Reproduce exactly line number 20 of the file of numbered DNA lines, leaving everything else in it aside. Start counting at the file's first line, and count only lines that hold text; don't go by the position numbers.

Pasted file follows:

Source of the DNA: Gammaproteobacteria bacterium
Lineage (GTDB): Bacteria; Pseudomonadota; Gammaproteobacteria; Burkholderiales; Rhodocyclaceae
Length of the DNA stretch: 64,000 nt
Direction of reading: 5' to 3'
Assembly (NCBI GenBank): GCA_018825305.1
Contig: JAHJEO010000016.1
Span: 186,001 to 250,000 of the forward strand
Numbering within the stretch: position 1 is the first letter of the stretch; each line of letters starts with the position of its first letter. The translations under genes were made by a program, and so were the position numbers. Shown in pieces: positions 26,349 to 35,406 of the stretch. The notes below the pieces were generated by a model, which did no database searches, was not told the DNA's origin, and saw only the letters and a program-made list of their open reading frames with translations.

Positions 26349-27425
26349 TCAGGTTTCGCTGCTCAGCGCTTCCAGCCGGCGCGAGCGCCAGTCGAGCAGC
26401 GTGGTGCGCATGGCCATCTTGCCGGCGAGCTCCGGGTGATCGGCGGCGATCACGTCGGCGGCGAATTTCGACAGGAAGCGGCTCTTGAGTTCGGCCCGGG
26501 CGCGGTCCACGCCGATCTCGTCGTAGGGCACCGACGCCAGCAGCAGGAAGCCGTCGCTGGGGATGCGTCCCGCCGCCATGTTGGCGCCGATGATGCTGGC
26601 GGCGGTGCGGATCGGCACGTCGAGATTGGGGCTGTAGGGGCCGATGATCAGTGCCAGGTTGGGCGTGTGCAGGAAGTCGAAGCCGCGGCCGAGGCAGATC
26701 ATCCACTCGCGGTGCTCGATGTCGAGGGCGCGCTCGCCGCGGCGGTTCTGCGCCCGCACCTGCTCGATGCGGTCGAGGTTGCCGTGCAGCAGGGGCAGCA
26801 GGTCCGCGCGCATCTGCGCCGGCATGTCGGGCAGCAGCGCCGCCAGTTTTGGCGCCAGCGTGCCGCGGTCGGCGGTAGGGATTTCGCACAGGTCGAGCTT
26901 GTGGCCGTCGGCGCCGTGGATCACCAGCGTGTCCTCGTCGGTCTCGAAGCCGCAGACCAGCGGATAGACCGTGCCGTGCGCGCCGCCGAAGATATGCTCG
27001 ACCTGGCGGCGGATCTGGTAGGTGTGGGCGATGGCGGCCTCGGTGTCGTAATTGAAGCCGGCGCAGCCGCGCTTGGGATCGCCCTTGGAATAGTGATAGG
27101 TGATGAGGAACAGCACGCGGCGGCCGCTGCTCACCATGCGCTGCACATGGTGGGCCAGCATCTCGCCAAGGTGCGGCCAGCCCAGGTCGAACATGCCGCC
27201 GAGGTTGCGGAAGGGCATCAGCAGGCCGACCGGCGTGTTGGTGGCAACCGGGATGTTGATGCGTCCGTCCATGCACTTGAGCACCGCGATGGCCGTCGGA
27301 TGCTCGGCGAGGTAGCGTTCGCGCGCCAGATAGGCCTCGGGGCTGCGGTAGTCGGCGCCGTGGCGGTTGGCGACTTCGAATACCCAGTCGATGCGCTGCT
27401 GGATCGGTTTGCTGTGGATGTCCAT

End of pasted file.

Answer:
27301 TGCTCGGCGAGGTAGCGTTCGCGCGCCAGATAGGCCTCGGGGCTGCGGTAGTCGGCGCCGTGGCGGTTGGCGACTTCGAATACCCAGTCGATGCGCTGCT